April 1, 2020

NYC Councilman Says Media, Politicians Are ‘Festering Hate Against My Community’

Councilman Kalman Yeger

New York City Councilman Kalman Yeger blamed the media and politicians for emboldening the rise of anti-Semitism in the city in a Jan. 8 speech before the city council.

Yeger said that the media and politicians are perpetuating “an ‘us vs. them’ message against Orthodox Jews. You did this. When you deliberately paint a portrait of Orthodox Jews as backward members of society, who don’t vote how you like, don’t do what you want, don’t educate our children how you wish, you did this.”

He added that some attended the Jan. 5 “No Hate, No Fear” march “spend the other 364 days of the year festering hate against my community.”

Yeger went onto criticize the notion that the problem at hand was tolerance.

“The notion that a ‘lack of tolerance’ is at issue, as if Orthodox Jews are so heinous that our presence in society is something to be tolerated, is grotesque,” Yeger said. “We have the right to live in our city like anyone else. We have the right to go about our day without being assaulted. We’re not doing this to anyone. You’re doing this to us.”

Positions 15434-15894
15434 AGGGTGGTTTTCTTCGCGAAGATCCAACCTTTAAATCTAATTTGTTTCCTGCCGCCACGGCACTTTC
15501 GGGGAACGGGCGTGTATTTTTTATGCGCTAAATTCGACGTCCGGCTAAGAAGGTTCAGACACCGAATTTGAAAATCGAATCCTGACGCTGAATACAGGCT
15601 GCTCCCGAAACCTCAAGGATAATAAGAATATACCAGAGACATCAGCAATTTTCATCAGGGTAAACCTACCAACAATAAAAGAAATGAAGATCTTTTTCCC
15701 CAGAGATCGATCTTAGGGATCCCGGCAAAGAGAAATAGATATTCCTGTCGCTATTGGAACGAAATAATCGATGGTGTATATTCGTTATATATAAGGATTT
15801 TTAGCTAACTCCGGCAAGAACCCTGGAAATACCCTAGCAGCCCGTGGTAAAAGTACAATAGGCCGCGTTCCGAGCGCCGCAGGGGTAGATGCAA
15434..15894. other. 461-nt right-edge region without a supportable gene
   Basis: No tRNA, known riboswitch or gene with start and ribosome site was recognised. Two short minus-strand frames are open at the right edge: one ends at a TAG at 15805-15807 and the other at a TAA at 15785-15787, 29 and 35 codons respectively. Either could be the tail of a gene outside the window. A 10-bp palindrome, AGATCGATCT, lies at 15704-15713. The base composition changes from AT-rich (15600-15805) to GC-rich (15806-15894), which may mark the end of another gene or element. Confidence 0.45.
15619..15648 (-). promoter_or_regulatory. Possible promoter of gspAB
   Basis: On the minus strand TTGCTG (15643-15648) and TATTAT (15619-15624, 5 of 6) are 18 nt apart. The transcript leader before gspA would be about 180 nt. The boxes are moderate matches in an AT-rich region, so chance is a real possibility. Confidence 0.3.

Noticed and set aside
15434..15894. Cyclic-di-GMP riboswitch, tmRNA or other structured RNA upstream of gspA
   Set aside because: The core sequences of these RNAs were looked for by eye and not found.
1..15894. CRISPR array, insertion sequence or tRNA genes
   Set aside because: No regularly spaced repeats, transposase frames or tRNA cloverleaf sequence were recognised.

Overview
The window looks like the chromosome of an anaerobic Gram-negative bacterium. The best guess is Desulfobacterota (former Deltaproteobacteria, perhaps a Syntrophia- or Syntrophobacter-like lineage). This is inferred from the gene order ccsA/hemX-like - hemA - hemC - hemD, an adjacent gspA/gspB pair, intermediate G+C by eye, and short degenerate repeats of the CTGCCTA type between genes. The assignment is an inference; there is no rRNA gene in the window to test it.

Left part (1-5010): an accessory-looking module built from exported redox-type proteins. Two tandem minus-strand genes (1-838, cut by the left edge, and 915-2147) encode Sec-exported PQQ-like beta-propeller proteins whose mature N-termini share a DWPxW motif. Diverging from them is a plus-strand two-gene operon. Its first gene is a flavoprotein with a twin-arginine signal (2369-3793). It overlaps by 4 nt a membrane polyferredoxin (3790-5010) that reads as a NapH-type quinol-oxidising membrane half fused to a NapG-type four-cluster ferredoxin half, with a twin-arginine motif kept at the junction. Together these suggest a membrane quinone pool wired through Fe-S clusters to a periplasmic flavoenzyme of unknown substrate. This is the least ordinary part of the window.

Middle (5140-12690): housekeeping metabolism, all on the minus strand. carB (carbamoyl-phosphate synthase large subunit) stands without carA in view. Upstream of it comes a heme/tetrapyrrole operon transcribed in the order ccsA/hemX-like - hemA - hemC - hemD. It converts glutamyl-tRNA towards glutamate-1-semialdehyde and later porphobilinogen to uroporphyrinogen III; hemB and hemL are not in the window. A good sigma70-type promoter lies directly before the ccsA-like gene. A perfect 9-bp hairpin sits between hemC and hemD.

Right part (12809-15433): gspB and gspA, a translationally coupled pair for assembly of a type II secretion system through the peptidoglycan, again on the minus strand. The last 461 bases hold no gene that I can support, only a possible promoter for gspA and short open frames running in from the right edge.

The city councilman asked those attending the city council meeting if they had ever witnessed a Jewish student assault someone on a street in New York City. “Why is that never discussed, how we raise our children to be honorable, intellectual, decent members of society, how we are kind to one another?” Yeger said.

Yeger didn’t name any specific names, but he urged those who have promulgated divisive rhetoric against Jews to show solidarity with the Jewish community for 365 days a year, not just one day at a march.

“Leave us alone and let us be part of this city,” Yeger concluded.

Yeger, who as served on the city council since 2017, was removed from the City Council’s Immigration Committee on April 1 after tweeting, “Palestine does not exist” on March 27.

According to New York City Police Department data released on Jan. 2, anti-Semitic hate crimes increased 24% from 2018 to 2019 in New York City.

Quotes courtesy Hamodia transcript.